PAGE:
In some Jewish traditions (especially among ashkenazik Jews), when someone dies, friends and family often leave a small stone on the grave.  

Some say stones are left because … they are a sign that someone has visited the grave, show that they have been there, and that the individual’s memory continues to live on in and through them … stones don’t die (unlike flowers left on a grave) and can symbolize the permanence of memory and legacy … are in keeping with an ancient tradition of stone mounds marking graves to preserve the location.
While I am not Jewish, I like to leave a stone on graves for those reasons and for one other reason. I find graves to be holy places.

The Hebrew word for holy is “qodesh” meaning “sacred”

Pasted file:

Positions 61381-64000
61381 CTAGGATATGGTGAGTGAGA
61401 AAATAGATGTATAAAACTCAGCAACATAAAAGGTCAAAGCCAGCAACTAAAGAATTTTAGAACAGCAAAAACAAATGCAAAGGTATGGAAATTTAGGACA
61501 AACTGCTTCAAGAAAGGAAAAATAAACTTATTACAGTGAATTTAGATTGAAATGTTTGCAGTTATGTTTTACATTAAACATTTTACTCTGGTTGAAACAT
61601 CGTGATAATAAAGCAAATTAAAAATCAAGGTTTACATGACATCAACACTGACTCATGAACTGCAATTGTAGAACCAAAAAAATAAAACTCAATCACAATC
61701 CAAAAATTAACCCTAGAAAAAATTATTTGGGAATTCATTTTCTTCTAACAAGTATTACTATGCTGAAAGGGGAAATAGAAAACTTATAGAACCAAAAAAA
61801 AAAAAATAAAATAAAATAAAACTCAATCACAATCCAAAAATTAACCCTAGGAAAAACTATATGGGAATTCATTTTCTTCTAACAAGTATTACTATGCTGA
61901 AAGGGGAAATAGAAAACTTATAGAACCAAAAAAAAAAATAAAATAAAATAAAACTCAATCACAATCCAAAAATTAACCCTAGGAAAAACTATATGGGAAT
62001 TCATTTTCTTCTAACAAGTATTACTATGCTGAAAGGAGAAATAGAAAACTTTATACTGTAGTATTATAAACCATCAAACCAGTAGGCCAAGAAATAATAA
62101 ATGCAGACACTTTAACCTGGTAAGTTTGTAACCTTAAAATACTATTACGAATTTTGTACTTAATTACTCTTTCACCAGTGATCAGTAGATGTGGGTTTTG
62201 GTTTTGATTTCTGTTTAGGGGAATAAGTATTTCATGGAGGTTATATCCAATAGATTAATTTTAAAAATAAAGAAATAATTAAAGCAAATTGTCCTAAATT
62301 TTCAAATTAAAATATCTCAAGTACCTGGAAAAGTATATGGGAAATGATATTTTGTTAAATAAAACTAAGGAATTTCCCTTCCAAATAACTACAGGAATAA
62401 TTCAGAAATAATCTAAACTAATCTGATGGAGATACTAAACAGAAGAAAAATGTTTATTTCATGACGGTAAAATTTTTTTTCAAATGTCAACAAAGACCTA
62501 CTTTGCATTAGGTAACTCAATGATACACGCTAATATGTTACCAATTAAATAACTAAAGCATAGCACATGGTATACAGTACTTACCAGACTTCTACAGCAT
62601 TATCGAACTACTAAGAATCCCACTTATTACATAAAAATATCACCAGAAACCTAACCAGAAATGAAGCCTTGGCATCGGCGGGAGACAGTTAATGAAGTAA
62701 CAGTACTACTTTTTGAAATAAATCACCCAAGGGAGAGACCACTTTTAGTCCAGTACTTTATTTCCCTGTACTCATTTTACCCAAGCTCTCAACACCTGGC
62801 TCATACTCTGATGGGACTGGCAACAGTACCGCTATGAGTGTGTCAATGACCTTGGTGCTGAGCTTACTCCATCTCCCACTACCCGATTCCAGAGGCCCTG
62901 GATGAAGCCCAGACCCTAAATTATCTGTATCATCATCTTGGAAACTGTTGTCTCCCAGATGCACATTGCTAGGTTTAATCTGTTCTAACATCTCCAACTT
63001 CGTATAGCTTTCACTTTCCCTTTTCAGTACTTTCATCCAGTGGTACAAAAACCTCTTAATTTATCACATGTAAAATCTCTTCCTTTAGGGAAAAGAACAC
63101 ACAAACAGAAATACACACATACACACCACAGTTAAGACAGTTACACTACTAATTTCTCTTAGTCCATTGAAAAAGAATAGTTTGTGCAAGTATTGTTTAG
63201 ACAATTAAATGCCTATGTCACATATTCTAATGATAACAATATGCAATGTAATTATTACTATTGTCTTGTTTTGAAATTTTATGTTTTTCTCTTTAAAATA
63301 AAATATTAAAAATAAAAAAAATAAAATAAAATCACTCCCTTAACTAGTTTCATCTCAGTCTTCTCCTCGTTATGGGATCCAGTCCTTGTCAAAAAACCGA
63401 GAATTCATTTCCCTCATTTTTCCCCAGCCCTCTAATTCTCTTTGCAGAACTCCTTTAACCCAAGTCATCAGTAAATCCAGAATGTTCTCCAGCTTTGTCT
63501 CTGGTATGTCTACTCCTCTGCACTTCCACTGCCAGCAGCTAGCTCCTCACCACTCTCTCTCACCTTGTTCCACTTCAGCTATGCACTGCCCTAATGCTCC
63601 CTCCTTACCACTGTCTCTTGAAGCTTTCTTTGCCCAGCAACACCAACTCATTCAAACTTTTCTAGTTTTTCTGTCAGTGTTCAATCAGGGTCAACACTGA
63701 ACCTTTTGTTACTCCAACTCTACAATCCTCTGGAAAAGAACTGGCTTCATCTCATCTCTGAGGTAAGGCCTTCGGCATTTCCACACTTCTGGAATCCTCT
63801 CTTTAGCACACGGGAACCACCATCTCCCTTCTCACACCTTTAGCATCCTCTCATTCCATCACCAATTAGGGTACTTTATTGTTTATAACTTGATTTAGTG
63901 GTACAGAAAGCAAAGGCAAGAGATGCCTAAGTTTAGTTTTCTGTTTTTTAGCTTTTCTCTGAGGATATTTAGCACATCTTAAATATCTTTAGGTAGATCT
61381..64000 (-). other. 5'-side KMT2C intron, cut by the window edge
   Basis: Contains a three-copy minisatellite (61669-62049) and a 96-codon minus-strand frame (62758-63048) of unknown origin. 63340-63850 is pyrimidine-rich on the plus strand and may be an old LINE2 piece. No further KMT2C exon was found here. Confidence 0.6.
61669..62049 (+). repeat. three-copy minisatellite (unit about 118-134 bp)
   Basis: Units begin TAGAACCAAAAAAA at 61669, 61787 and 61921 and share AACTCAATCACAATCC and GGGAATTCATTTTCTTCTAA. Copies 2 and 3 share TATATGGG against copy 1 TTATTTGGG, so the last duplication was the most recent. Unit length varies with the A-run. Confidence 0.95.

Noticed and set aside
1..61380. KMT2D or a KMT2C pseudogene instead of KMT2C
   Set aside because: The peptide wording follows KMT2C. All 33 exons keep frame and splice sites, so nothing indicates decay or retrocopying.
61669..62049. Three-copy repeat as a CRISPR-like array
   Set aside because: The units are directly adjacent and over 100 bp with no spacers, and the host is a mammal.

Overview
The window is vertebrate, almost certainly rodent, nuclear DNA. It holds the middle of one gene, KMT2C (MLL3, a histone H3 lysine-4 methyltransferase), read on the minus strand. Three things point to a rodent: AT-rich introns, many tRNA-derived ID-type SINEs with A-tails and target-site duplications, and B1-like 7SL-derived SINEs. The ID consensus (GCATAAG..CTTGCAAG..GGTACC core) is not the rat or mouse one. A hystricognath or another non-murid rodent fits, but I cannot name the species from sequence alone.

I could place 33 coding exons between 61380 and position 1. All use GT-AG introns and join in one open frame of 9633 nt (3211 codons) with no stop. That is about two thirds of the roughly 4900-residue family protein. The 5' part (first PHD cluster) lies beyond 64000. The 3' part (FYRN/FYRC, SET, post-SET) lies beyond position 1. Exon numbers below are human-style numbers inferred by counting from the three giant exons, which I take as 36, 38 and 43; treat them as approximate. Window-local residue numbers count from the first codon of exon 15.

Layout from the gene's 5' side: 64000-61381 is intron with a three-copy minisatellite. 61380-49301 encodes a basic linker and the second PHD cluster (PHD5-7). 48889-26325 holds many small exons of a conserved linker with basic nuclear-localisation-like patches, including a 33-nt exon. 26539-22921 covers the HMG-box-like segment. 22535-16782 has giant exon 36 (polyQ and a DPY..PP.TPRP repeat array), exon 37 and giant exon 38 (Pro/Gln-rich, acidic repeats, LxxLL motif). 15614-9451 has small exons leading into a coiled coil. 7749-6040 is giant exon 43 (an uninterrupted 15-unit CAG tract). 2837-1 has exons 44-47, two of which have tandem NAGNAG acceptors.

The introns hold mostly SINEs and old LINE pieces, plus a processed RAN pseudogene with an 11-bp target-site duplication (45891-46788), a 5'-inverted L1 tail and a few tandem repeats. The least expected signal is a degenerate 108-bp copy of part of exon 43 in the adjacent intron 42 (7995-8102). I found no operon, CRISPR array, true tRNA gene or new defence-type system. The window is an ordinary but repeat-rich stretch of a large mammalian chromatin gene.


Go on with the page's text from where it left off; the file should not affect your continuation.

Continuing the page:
… something that is considered worthy of spiritual respect.

When something touches my heart to the core of my being; when I find tears close or flowing at a level I cannot explain; when my soul soars at a joy, deep within, I know that I have experienced something holy, something sacred.

While I find the holy at grave sites, I often find the holy in other places and experiences, too.

As I watch media reports and images of women, men, children, youth of all ages, abilities religions, ethnicities, languages, races etc., … city after city … country after country … continent after continent peacefully processing, peacefully protesting, peacefully walking hour after hour … with babes in arms … with toddlers in strollers … with handmade signs waving, I know I am witnessing a holy event. And for that, I am grateful.

And so I end this blog with a simple “o” … the shape of a stone
… in humble gratitude for all who march for human rights.

“o”

stones

© june maffin
www.soulistry.com
www.soulistry.com/blog
www.facebook.com/groups/soulistry

 

 

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